The hon. Member for Bristol, East said that we need to think again. She referred to evidence from Australia. We should be looking for evidence on the most effective way of handling the asylum process. If people are rejected and have been through all the appeals processes, they clearly have no right to remain in the country and should go. Is it best to say to them, “Disappear, we don’t want to see you” or to keep some track of where they are so that they can eventually be removed through an administrative process? At the moment we have a process that says, “Disappear: go and work in the twilight economy or whatever. Do what you want. We want to pretend that you don’t exist.” Then, with a bit of luck, some few years down the track, somebody from the IND might find where a person is and try to get rid of them, although they will probably just zap across to somewhere else in the country.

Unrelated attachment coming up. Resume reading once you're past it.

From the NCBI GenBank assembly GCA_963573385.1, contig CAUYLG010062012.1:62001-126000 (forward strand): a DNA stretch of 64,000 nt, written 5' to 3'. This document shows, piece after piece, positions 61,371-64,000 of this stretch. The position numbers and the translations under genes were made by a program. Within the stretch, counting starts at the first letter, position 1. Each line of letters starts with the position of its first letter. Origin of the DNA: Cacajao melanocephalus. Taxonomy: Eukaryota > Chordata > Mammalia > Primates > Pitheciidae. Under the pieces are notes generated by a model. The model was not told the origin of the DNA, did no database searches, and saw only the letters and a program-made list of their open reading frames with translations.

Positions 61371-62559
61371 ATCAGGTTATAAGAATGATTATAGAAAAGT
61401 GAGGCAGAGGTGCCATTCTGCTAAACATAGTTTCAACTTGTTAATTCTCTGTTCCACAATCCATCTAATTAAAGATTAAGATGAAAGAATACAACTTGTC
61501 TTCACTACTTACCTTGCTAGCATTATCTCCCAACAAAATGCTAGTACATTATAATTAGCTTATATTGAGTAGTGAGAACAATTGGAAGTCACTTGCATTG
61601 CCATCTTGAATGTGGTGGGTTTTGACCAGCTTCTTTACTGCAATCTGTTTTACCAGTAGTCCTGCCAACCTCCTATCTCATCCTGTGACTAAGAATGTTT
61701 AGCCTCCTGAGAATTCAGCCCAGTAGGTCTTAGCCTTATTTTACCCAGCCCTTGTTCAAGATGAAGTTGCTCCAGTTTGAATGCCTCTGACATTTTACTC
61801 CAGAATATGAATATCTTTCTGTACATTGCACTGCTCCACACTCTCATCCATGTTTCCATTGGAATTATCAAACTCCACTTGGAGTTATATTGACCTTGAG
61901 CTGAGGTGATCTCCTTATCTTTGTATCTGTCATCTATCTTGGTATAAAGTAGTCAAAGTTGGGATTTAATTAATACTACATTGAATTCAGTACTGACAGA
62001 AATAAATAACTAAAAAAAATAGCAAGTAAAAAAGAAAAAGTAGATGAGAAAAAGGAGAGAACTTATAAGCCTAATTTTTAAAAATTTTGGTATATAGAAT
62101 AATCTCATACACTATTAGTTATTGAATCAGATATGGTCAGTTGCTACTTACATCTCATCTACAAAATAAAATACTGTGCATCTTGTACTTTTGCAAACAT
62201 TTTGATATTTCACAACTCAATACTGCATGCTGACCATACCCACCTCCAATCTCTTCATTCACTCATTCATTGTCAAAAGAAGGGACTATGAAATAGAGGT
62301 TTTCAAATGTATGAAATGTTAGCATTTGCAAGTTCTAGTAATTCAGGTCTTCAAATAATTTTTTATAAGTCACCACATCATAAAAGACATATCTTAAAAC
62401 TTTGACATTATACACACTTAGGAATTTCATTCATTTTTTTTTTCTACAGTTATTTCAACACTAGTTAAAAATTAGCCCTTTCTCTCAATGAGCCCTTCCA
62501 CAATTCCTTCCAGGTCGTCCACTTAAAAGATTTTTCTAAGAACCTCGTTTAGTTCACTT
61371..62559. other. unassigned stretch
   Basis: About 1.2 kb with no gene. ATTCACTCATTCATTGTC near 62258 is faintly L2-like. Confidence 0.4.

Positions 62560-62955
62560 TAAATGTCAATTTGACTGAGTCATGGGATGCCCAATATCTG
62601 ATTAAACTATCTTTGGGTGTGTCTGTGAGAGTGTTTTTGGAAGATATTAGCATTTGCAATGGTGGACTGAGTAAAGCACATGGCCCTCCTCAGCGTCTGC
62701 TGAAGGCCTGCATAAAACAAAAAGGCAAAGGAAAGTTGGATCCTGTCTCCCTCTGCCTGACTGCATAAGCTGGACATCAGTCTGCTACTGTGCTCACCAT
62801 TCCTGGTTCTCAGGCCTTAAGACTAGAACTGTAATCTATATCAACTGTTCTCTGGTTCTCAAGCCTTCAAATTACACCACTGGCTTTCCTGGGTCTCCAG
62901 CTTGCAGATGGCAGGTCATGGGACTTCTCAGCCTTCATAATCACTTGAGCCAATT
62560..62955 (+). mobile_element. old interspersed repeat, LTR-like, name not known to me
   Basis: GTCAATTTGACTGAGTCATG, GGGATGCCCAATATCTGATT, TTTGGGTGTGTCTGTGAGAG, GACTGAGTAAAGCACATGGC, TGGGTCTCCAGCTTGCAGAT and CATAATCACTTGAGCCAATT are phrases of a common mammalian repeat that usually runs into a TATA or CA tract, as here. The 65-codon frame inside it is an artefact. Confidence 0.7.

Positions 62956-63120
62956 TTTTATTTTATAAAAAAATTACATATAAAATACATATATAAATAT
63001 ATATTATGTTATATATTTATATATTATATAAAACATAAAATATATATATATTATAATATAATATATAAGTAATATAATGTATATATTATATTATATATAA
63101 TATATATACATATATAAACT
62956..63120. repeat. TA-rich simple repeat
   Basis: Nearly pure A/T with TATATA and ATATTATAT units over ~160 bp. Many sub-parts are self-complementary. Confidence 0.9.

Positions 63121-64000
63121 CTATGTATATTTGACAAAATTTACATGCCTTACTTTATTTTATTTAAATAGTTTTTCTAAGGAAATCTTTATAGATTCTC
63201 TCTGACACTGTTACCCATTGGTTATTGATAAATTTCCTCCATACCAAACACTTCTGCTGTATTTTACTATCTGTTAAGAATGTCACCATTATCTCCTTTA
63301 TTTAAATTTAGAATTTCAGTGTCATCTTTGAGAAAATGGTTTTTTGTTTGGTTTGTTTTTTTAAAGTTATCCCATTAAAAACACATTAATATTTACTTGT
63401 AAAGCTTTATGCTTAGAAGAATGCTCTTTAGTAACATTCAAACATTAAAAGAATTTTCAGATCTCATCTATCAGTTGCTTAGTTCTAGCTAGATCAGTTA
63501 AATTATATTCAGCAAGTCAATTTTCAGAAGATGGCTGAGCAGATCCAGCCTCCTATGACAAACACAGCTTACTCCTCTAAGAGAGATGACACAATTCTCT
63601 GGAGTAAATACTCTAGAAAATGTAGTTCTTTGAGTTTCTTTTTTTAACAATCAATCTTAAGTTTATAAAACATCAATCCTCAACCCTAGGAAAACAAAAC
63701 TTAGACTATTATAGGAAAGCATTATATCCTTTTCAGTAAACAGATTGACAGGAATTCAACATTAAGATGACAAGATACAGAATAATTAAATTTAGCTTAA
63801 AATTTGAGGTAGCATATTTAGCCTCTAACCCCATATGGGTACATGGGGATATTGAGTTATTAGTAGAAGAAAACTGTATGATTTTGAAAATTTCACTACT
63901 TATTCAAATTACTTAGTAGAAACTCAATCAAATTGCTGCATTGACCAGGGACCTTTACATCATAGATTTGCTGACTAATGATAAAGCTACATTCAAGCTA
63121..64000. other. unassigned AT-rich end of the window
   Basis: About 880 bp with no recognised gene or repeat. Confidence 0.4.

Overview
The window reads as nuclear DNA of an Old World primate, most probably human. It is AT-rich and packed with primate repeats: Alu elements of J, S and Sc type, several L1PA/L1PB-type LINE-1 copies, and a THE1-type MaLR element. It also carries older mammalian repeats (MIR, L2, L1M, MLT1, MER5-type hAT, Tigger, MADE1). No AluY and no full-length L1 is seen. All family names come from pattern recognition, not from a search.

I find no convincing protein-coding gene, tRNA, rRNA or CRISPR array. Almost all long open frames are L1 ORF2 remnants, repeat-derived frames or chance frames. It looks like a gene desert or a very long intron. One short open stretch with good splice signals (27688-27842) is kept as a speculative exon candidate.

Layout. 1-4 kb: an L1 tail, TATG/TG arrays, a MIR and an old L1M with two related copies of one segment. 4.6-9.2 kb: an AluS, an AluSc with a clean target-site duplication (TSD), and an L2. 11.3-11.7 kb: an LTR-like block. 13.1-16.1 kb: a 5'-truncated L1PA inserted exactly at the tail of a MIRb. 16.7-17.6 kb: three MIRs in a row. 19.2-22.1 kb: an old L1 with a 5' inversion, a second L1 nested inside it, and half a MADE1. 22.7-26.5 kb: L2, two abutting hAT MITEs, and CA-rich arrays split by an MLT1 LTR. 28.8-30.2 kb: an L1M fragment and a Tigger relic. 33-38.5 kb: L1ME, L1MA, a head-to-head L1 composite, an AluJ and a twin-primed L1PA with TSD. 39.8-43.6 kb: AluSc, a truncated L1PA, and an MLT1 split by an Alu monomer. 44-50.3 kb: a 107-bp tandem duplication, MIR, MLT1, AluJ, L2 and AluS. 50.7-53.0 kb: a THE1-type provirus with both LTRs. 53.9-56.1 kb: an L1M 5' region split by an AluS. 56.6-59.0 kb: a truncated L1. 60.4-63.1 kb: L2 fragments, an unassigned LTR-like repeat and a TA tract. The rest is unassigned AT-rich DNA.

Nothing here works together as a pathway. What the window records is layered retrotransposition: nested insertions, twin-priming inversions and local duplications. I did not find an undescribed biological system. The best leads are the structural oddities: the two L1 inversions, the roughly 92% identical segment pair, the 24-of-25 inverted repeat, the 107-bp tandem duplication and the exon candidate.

We need to start looking at evidence. The experience in Australia is that such an approach is not the best way of achieving the outcome that we wish to see: if somebody has no right to stay here, they are not here. From an administrative point of view, the current approach does not work. The issue raised by new clause 15 needs a little more attention than simply saying “It won’t work.”